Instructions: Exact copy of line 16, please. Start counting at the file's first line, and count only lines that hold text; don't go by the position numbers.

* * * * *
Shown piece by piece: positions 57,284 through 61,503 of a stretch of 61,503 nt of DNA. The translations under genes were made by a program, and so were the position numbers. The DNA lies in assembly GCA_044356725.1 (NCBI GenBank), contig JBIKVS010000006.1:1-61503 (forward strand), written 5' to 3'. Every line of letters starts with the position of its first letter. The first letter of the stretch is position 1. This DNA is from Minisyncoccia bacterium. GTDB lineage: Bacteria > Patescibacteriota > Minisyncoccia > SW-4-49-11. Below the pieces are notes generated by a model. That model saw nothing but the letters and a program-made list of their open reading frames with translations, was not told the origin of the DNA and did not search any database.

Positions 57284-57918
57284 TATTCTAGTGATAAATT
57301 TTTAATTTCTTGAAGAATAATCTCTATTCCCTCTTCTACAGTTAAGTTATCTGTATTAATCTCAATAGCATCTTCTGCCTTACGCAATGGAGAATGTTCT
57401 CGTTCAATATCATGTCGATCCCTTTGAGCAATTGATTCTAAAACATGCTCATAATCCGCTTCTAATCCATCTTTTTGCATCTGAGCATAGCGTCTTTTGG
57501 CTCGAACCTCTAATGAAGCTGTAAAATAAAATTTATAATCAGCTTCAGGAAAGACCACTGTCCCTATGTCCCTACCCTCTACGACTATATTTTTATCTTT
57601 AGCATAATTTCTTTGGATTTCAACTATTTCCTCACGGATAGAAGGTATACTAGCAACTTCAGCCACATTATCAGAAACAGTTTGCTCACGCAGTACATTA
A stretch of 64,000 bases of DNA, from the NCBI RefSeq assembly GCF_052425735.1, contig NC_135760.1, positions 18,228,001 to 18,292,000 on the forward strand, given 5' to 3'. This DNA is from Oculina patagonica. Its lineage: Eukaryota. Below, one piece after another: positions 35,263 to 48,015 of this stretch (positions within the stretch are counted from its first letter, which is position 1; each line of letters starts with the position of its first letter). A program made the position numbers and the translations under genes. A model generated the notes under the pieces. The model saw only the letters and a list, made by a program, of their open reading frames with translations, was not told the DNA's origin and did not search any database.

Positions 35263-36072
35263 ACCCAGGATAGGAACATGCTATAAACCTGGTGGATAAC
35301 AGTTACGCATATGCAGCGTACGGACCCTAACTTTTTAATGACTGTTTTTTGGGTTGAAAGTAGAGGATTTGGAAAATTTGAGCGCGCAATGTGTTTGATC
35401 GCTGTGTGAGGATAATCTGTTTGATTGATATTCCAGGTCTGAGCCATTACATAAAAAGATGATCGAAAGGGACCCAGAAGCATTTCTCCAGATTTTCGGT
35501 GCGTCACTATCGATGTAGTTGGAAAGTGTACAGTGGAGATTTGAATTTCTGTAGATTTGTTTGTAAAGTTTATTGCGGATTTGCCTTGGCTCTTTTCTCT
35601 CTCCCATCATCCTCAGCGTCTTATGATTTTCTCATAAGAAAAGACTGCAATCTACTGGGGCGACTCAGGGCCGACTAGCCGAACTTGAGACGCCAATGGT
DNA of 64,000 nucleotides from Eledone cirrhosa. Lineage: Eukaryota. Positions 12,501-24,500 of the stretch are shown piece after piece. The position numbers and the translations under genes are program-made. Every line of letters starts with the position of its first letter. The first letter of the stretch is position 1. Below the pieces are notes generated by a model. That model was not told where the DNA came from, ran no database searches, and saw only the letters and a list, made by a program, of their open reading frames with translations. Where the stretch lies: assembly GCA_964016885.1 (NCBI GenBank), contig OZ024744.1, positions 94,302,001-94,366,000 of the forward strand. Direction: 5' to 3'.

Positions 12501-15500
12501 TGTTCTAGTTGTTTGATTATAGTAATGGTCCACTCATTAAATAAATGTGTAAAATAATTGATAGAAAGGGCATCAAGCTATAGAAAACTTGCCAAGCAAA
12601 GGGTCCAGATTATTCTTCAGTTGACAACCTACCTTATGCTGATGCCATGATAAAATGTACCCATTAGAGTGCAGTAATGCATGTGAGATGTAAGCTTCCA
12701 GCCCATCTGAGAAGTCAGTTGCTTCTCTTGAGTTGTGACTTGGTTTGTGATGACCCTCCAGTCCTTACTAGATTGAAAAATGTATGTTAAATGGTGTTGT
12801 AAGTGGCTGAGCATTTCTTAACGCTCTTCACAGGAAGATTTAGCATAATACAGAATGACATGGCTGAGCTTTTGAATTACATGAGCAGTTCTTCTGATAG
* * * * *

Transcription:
Positions 12501-15500